Since we’re hosting the All-Star Game tonight, I thought it might be appropriate to single out a midyear performance of someone who never stops, who swings for the fences and who hits to all departments.
And that would be San Francisco’s record-breaking record searcher, Kimo Crossman, the vexatious Sunshine Ordinance filer, who can stop whole agencies with a single request.
Normally, I am loathe to give column space to people who actually thrive on negative publicity, but in a town chock-full of folks who have nothing better to do than try to clog the wheels of government, Crossman still stands head and shoulders above the rest. He is the Barry Bonds of public records requesters, the Alex Rodriguez of data collectors — and like his heavy-hitting brethren, he does it simply for the love of the game.
Crossman is part of a group of people who are experimenting with a new form of government, the one that has to stop to answer questions about the previous set of questions just as more questions are filing in. He believes that he should be able to get any information he wants and in lickety-split fashion. And when he doesn’t, he files more requests and then more, until it becomes a vicious cycle in which departments lose track of the requests because they begin morphing into one another like a damaged computer program.
This week, our hero outdid himself, and that’s simply not easy to do. At the regular meeting of the Sunshine Ordinance Task Force committee tonight, Crossman is scheduled to be the focus of no less than six complaints he has filed. San Francisco’s holiest roller — in his never-ending search for what he considers a test for open, honest government — has filed nondisclosure complaints against the Office of the Mayor, the city attorney, the San Francisco Public Utilities Commission, the Department of Technology and Information Services, the sheriff and the clerk of the Board of Supervisors.
It’s kind of like going 6-for-6 in a game, except this game is more like solitaire because Crossman plays against himself. Still, there’s no denying the entertainment value because he’s essentially turned the sunshine task force into his own arena for performance art.
Yet not everyone finds it so funny, since the public information officers for various city agencies are called before the panel to answer the complaints. And task force members show no signs of trying to rein in Crossman even though since his antics began their meetings have been extended an average of two hours. The Board of Supervisors has called for hearings on vexatious records requesters but so far no one has come forward to try to bring the shenanigans to a halt.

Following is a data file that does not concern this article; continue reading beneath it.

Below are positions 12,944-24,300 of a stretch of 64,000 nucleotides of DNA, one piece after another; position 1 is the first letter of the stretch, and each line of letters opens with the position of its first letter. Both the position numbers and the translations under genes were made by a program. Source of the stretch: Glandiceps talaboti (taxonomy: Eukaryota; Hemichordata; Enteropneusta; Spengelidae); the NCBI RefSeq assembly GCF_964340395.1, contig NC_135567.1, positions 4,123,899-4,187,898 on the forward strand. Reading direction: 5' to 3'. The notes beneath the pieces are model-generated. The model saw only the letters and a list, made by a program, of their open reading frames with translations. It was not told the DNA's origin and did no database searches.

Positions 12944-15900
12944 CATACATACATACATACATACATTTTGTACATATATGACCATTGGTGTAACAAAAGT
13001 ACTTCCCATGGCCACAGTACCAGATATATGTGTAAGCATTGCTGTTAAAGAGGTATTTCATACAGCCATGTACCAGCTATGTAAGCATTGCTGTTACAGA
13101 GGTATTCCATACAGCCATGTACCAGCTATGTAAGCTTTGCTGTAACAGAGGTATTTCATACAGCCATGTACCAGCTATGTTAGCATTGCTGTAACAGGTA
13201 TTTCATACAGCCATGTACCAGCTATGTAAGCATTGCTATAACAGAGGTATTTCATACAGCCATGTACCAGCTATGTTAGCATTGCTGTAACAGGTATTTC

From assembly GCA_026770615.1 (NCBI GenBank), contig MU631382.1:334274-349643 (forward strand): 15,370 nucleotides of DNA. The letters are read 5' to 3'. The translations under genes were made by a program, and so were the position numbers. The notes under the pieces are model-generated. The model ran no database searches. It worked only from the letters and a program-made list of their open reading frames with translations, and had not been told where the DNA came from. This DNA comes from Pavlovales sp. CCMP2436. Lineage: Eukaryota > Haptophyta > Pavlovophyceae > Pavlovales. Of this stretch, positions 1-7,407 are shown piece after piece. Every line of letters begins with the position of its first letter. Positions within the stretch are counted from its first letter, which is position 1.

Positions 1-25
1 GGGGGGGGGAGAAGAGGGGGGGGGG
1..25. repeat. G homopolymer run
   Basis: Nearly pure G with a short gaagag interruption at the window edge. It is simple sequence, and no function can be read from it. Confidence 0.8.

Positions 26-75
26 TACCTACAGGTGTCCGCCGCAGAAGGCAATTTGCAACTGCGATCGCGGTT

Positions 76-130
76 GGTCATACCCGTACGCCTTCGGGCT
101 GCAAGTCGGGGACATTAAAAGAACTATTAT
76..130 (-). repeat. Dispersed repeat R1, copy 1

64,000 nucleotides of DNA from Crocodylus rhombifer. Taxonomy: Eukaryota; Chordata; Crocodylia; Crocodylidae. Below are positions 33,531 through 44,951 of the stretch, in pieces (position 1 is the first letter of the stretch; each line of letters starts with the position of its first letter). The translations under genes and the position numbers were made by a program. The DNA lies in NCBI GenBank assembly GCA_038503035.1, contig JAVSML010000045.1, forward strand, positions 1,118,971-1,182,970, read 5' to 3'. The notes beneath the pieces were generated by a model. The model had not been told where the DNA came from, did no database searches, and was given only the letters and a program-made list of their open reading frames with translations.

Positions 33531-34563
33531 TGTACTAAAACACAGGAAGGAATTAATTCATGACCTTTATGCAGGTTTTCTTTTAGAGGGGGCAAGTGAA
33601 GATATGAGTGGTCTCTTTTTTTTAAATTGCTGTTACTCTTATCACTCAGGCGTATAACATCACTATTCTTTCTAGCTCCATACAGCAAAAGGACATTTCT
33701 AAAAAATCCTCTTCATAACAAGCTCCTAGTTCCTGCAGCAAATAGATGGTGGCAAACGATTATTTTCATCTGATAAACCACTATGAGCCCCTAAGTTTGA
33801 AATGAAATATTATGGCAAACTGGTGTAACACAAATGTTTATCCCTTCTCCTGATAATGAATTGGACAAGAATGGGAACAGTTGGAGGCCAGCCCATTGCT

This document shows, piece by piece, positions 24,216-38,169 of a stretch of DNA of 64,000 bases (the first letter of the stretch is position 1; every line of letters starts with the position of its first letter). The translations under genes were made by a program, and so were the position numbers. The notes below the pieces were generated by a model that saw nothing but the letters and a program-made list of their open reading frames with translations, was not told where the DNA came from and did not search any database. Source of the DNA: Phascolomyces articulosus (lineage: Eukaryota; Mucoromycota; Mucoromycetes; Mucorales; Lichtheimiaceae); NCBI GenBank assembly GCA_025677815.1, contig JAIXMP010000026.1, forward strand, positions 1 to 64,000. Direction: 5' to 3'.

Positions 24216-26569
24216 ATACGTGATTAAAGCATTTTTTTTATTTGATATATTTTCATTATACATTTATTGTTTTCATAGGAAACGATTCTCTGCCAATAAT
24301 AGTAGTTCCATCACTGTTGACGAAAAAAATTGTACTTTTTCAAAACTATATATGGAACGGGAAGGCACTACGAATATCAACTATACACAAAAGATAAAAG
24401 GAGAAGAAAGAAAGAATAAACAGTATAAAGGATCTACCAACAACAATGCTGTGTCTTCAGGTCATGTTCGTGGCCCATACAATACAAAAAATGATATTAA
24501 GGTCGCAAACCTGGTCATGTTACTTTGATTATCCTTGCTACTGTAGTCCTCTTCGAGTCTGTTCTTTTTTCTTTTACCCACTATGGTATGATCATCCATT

Matt Dorsey, spokesman for the City Attorney’s Office, has at least tried to put the lunacy into perspective. In what he called a “year-and-a-half onslaught against various city departments,’’ Dorsey wrote in a letter to Crossman recently that his office would limit the time it spends responding to his requests in order to perform its duties to the “750,000 San Franciscans who aren’t Kimo Crossman.”
“You will recall that I noted a 2,357-page record of your e-mail to me contained more than 621,000 words — nearly 56,000 more than Leo Tolstoy required to author ‘War and Peace,’’’ Dorsey wrote. “In the two months since then, you have added more than 44,000 words to that total.”
Last year, Crossman defended his actions to me, declaring that he wasn’t on a crusade. And perhaps he’s right — after 16 months, it’s probably more akin to a Messianic jihad.
Yet holy wars often have unintended consequences — many ardent backers of The City’s sunshine laws are worried that the vexatious filers are going to cause the ordinances to be rewritten or overturned by the courts. And it’s probably only a matter of time before there’s a voter backlash — especially when they realize that one person can tie up numerous departments with their over-the-top demands at a cost of hundreds of thousands in taxpayer dollars.
More importantly, the vexatious filers actually impede the flow of information from the government because for every legitimate public records request, city agencies must deal with 40 from a handful of individuals who are using the tool as a battering ram to harass and punish certain department officials.
But for now, the game goes on, to the sound of one hand clapping. And for the other 750,000 fans in San Francisco not named Kimo Crossman, all we can do is pray that at some point he gets the one thing he so desperately needs: a life.
Ken Garcia’s column appears Tuesdays, Thursdays and weekends in The Examiner. E-mail him at firstname.lastname@example.org or call him at (415) 359-2663.